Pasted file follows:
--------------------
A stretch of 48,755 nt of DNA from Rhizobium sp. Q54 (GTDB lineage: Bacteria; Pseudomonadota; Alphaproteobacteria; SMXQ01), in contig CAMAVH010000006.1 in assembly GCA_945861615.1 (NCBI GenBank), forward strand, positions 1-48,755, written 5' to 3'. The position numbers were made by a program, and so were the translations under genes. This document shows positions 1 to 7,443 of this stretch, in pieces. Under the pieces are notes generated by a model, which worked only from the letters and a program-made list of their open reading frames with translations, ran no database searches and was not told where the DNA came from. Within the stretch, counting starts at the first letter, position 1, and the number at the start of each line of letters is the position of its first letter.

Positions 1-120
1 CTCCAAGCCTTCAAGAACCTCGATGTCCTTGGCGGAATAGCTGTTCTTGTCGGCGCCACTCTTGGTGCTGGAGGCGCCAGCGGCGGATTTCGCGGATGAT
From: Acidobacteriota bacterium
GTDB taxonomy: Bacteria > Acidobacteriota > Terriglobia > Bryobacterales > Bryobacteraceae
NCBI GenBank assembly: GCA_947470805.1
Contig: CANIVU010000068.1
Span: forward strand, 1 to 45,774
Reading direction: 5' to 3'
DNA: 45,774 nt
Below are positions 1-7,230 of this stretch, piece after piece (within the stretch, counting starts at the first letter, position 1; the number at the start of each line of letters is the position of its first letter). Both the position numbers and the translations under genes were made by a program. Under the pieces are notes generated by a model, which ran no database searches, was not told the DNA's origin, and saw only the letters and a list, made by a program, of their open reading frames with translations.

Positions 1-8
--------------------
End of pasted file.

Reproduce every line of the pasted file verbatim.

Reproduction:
A stretch of 48,755 nt of DNA from Rhizobium sp. Q54 (GTDB lineage: Bacteria; Pseudomonadota; Alphaproteobacteria; SMXQ01), in contig CAMAVH010000006.1 in assembly GCA_945861615.1 (NCBI GenBank), forward strand, positions 1-48,755, written 5' to 3'. The position numbers were made by a program, and so were the translations under genes. This document shows positions 1 to 7,443 of this stretch, in pieces. Under the pieces are notes generated by a model, which worked only from the letters and a program-made list of their open reading frames with translations, ran no database searches and was not told where the DNA came from. Within the stretch, counting starts at the first letter, position 1, and the number at the start of each line of letters is the position of its first letter.

Positions 1-120
1 CTCCAAGCCTTCAAGAACCTCGATGTCCTTGGCGGAATAGCTGTTCTTGTCGGCGCCACTCTTGGTGCTGGAGGCGCCAGCGGCGGATTTCGCGGATGAT
From: Acidobacteriota bacterium
GTDB taxonomy: Bacteria > Acidobacteriota > Terriglobia > Bryobacterales > Bryobacteraceae
NCBI GenBank assembly: GCA_947470805.1
Contig: CANIVU010000068.1
Span: forward strand, 1 to 45,774
Reading direction: 5' to 3'
DNA: 45,774 nt
Below are positions 1-7,230 of this stretch, piece after piece (within the stretch, counting starts at the first letter, position 1; the number at the start of each line of letters is the position of its first letter). Both the position numbers and the translations under genes were made by a program. Under the pieces are notes generated by a model, which ran no database searches, was not told the DNA's origin, and saw only the letters and a list, made by a program, of their open reading frames with translations.

Positions 1-8